# Probability Distributions

One of the most useful things one can do with a distribution is use it to determine the probabilities of occurances. In particular, one axis of a frequency distribution histogram labels possible experimental values, and the other represents the number of occurances (frequency) of each value. We may change the scale of the frequency axis so that the total area under the distribution is 1, which then represents a probability of 1 that the result of any trial (experiment) will be some allowable value. That is,

P(some allowable value occurs) = 1.

Changing the scale like this changes a frequency distribution into a probability distribution. This can be done with both discrete histograms, and continuous distributions, of which we will look at two (normal and extreme value).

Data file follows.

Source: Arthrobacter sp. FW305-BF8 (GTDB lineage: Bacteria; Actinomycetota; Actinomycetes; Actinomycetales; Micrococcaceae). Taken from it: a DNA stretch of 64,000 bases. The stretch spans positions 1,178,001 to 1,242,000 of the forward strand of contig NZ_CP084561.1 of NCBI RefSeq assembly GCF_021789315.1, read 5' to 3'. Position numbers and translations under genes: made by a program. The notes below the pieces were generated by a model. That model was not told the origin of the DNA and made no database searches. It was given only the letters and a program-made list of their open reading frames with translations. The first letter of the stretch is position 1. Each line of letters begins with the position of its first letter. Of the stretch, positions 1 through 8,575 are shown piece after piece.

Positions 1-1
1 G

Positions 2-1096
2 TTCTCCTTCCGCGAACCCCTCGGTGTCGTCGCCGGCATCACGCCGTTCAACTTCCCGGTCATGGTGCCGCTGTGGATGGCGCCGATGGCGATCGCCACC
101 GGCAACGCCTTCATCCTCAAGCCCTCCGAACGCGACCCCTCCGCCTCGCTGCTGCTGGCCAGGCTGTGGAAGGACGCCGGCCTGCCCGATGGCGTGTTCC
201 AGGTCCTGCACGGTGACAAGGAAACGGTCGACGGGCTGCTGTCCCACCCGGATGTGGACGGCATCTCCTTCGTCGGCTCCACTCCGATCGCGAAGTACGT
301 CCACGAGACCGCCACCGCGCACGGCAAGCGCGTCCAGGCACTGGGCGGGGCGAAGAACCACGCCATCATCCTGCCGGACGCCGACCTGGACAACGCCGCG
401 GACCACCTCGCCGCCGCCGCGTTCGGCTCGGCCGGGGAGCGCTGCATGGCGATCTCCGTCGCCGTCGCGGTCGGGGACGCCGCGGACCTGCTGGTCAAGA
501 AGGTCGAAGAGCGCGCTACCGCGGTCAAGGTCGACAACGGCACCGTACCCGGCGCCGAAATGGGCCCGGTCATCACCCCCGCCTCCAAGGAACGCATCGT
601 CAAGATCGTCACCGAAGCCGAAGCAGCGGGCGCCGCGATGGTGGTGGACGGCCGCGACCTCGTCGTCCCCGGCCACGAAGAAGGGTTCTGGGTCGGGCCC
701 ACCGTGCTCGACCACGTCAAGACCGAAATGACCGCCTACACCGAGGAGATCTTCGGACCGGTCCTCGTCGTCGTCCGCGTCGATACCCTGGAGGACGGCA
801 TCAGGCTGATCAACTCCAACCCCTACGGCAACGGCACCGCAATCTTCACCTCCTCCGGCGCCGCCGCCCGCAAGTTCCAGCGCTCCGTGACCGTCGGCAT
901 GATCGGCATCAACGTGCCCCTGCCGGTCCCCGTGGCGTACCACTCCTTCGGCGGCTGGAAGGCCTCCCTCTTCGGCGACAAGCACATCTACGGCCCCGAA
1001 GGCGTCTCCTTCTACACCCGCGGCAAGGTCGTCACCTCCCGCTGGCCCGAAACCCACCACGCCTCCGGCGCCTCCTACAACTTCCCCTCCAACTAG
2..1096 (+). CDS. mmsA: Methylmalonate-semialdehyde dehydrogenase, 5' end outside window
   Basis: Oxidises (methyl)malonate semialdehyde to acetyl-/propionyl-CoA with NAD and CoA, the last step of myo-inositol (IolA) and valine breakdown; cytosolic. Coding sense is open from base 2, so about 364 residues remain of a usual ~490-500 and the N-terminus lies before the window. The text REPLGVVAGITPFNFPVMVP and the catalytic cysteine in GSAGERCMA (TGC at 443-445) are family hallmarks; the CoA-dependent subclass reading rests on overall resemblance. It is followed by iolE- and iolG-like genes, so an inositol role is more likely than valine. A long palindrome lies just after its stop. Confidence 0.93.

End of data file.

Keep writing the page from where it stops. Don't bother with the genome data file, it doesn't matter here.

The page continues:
Suppose the result of an experiment is a number X, and we want P(a<X<b), where a and b determine a range of values that may be of interest to us, and P(a<X<b) is the probability that the experimental value X will fall in that range. Given a probability distribution, we find

P(a<X<b) = area over the interval (a,b).

(In particular, when dealing with continuous distributions it makes no sense to talk about the probability of a single value occuring, since there are then infinitely many values that can occur.)
To make this notion clearer I constructed the little tutorial below. Work through it, then let's carry on.